Calorie restriction results in leanness, which is linked to metabolic conditions that favor longevity. We show here that deficiency of the triglyceride synthesis enzyme acyl CoA:diacylglycerol acyltransferase 1 (DGAT1), which promotes leanness, also extends longevity without limiting food intake. Female DGAT1-deficient mice were protected from age-related increases in body fat, tissue triglycerides, and inflammation in white adipose tissue. This protection was accompanied by increased mean and maximal life spans of ~25% and ~10%, respectively. Middle-aged Dgat1−/− mice exhibited several features associated with longevity, including decreased levels of circulating insulin growth factor 1 (IGF1) and reduced fecundity. Thus, deletion of DGAT1 in mice provides a model of leanness and extended lifespan that is independent of calorie restriction.
DGAT1; adipose tissue; longevity; triglycerides; calorie restriction
Sirtuins are a highly conserved family of proteins whose activity can extend lifespan in model organisms such as yeast, worms, and flies. Mammals contain seven sirtuins (SIRT1-7) that modulate distinct metabolic and stress response pathways. Three sirtuins, SIRT3, SIRT4 and SIRT5, are located in the mitochondrion, a dynamic organelle that functions as the primary site of oxidative metabolism and plays critical roles in apoptosis and intracellular signaling. Recent findings have shed light on how the mitochondrial sirtuins function in the control of basic mitochondrial biology, including energy production, metabolism, apoptosis, and intracellular signaling.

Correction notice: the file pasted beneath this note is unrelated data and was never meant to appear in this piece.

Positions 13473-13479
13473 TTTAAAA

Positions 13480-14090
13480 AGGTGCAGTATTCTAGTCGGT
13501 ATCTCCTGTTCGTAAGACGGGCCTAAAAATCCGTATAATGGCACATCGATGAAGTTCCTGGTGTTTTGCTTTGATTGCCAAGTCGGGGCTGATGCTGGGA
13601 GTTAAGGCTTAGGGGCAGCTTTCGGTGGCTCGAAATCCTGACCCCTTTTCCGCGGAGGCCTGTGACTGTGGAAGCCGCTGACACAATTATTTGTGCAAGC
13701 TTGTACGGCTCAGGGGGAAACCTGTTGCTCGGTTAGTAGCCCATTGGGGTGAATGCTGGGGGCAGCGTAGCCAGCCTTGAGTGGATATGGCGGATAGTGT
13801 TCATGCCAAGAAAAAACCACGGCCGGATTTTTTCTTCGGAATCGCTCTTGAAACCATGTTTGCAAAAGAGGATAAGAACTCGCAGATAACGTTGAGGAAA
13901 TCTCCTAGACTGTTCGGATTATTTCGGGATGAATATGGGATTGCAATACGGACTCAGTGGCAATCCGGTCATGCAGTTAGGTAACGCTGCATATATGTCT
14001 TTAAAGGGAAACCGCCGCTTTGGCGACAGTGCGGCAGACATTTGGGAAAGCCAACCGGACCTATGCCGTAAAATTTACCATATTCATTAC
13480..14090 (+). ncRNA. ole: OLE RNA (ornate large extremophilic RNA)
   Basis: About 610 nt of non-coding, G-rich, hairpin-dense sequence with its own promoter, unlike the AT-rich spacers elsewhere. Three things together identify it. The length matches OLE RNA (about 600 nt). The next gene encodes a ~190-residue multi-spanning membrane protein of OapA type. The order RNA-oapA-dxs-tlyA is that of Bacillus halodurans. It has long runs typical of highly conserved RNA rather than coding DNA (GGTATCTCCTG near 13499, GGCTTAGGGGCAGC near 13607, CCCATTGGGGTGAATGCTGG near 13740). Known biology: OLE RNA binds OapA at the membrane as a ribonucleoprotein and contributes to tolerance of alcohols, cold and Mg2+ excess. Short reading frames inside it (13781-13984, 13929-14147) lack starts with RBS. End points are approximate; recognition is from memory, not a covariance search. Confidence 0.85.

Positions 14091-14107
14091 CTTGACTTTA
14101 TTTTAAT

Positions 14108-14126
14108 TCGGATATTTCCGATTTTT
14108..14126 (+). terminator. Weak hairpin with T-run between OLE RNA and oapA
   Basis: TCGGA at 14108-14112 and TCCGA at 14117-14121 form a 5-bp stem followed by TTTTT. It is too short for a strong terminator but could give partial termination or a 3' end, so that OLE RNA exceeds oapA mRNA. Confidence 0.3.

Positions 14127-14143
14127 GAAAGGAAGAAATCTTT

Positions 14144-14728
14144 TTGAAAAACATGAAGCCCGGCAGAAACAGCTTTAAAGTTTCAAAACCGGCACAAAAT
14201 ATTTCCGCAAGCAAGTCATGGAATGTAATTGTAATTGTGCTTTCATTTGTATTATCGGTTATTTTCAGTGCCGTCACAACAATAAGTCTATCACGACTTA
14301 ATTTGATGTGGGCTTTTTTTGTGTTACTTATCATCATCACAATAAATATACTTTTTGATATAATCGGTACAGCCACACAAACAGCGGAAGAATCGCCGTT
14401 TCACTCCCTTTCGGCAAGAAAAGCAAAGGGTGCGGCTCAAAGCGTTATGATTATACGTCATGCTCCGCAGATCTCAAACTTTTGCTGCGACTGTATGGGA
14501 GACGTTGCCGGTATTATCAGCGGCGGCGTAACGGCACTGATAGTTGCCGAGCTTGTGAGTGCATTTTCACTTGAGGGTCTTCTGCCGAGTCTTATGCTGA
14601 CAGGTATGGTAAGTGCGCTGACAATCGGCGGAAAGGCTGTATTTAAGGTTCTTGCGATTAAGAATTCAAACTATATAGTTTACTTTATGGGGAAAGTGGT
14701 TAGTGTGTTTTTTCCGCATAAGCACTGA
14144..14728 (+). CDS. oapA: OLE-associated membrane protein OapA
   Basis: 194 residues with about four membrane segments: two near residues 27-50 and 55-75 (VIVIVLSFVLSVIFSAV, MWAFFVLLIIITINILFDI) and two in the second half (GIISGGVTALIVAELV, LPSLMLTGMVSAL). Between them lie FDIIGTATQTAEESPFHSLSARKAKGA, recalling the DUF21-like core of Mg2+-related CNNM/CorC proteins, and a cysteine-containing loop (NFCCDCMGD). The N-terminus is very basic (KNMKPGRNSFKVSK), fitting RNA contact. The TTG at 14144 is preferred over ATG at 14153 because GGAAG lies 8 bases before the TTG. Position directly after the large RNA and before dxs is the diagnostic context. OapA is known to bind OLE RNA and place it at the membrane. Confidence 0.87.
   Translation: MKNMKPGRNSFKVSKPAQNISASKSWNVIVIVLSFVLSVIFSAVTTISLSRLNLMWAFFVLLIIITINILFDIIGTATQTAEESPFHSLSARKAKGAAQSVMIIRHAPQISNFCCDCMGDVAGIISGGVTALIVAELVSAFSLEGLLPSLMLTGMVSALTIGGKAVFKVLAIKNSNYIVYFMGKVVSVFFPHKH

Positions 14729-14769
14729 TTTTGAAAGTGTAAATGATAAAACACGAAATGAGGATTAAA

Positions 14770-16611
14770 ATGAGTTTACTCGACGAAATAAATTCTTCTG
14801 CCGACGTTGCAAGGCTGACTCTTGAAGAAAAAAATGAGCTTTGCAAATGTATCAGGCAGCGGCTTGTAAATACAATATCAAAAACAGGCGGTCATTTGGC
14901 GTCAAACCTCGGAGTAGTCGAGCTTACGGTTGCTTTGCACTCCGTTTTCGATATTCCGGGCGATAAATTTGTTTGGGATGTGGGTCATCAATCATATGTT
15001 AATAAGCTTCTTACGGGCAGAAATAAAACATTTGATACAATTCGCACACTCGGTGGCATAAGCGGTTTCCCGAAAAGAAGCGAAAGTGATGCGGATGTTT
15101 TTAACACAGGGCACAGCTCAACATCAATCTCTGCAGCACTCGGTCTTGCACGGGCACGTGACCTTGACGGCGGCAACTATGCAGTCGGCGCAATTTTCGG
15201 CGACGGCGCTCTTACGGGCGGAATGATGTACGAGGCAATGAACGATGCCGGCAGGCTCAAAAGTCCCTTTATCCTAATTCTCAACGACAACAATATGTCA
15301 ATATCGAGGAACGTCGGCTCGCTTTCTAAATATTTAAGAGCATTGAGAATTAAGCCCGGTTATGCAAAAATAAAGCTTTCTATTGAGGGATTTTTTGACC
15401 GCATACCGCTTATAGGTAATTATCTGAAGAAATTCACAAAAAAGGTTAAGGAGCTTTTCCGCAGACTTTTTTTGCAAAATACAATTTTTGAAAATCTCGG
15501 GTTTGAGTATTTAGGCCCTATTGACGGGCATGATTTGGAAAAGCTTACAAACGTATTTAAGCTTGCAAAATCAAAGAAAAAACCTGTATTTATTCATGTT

The SWI/SNF BAF chromatin remodeling complex generates a repressive nucleosome structure at the HIV LTR conducive to establishment and maintenance of HIV latency, while PBAF augments HIV transcription.